When I got to college in the fall of 2009, one of the very first lessons that I was taught was, “Don’t hang out around 16th Street or beyond at night.” Reports of gang activity, armed robberies, and assault had taught local residents to only bask in the joys of 8th or 9th streets. Those smaller-numbered streets were cobblestoned, with ornate lampposts, curly-Q signage, and the smell of pizza and garlic reeling in hungry travelers of all kinds.
However, the quaint characteristics of this side of town – the ivy-covered houses and pillared white churches – were replaced by foreclosed, rundown houses and liquor stores once you walked too far south.
I quickly defined 16th Street as follows:
16th Street (noun): a road characterized by unsafe conditions, low-income housing, and a history of crime which should be avoided at night if you are a woman, alone, or both. A fearful street that marks off the boundaries of a “bad” part of town.
Do you know a street like this? There’s one in every town. Makes you feel the need to purchase pepper spray.
Tonight I suddenly found myself on 16th street in the “bad part” as I was running – I don’t know how I got there, but I looked around and there I was, at the intersection by the gas station and the peeling brown house and the cluttered antique store. I eyed the red sun, barely visible over the housetops, with apprehension and ran harder. 16th street is a bad place to be at night echoed in my head over and over again.
Maybe because I went to a Christian theology conference this weekend with a focus on cross-cultural theology and an emphasis on understanding other culture, but suddenly I had an intense desire to understand the culture of 16th street. Only 6 streets from where I live. It seemed absurd to engage in a cross-cultural activity so close to home, but I remembered the messages of the conference – that America is full of culture, that religion has to be global and that Christianity was never meant to look homogenous across the world.
I reflected on the challenge that was given at the conference. A challenge to understand my own cultural strengths and weaknesses and way of faith, and then to undertake the hard task of engaging with unfamiliar culture groups in order to know more and gain an enriched understanding of God and life.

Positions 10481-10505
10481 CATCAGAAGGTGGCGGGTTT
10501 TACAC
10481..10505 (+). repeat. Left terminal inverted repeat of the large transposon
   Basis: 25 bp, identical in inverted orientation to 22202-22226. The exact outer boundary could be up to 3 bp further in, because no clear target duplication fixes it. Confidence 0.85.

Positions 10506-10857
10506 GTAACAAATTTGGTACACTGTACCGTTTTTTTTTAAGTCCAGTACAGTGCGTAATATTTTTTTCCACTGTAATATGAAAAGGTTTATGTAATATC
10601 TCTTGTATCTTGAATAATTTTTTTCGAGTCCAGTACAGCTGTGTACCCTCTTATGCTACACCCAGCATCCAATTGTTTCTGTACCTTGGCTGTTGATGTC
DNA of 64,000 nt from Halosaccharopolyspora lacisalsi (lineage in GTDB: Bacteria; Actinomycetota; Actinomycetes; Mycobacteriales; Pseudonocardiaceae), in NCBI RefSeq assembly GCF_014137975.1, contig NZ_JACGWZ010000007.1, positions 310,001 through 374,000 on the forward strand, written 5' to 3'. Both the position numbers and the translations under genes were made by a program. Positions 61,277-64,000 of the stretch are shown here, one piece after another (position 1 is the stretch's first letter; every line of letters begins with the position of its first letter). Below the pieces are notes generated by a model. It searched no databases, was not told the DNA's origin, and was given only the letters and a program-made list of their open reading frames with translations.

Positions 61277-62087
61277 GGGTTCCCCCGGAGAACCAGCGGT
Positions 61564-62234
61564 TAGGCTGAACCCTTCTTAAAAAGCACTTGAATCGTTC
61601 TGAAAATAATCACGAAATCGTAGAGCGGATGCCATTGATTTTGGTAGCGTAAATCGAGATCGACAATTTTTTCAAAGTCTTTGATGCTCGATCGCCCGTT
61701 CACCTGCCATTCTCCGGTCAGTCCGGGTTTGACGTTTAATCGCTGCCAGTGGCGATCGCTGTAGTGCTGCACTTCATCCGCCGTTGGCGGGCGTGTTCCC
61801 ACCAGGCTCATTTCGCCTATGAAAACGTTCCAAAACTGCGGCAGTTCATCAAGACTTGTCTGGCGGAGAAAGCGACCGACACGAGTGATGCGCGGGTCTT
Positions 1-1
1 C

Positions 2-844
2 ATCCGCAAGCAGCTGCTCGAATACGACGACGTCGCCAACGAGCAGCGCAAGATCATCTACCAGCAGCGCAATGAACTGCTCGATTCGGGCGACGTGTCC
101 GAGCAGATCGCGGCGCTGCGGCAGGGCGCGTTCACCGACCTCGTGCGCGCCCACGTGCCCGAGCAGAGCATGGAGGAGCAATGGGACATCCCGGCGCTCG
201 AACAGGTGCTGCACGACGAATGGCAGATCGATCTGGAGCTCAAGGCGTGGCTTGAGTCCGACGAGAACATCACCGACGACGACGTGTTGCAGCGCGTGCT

So, in a small way, I engaged. I jogged in the mild spring air and looked and listened. This is what I saw.
Screened-in porches on every house, some filled with junk, some filled with family members peeking out.
Little kids on bikes (predominantly hispanic) and parents chasing them.
Daffodils, and the green beginnings of tulips at the street edge.
A gaggle of teenaged boys standing by the stoplight.
An empty laundromat.
A church with a sign in Spanish and a brick steeple.
Trash in the grass.
A gas station with a Chinese place attached to it, a place I’ve heard has delicious food.
Windows covered in flowered bedsheets and planters shaped like turtles.
A blue, chipping house trimmed in yellow.
Adults smoking on the front porch, watching cars motor by.
Folding chairs on the driveway, arranged in a circle.
Scary? Hardly. Lower-income? Yes. Unsafe? I didn’t feel unsafe. Crime-ridden? Maybe.
The interesting thing is that I’m going to live on 16th street next year. Granted, the townhouse that my friends and I will move into is towards the highway, farther down the street from the neighborhoods, next to the cemetery. To buried neighbors. It’s new and supposedly safe and the community is filled with college students and young couples.
But the street that has for so long been a “bad part of town” in my estimation is about to become my neighborhood.
Will I engage with my real, living, 16th-street neighbors, or be content to enjoy the silence of the cemetery?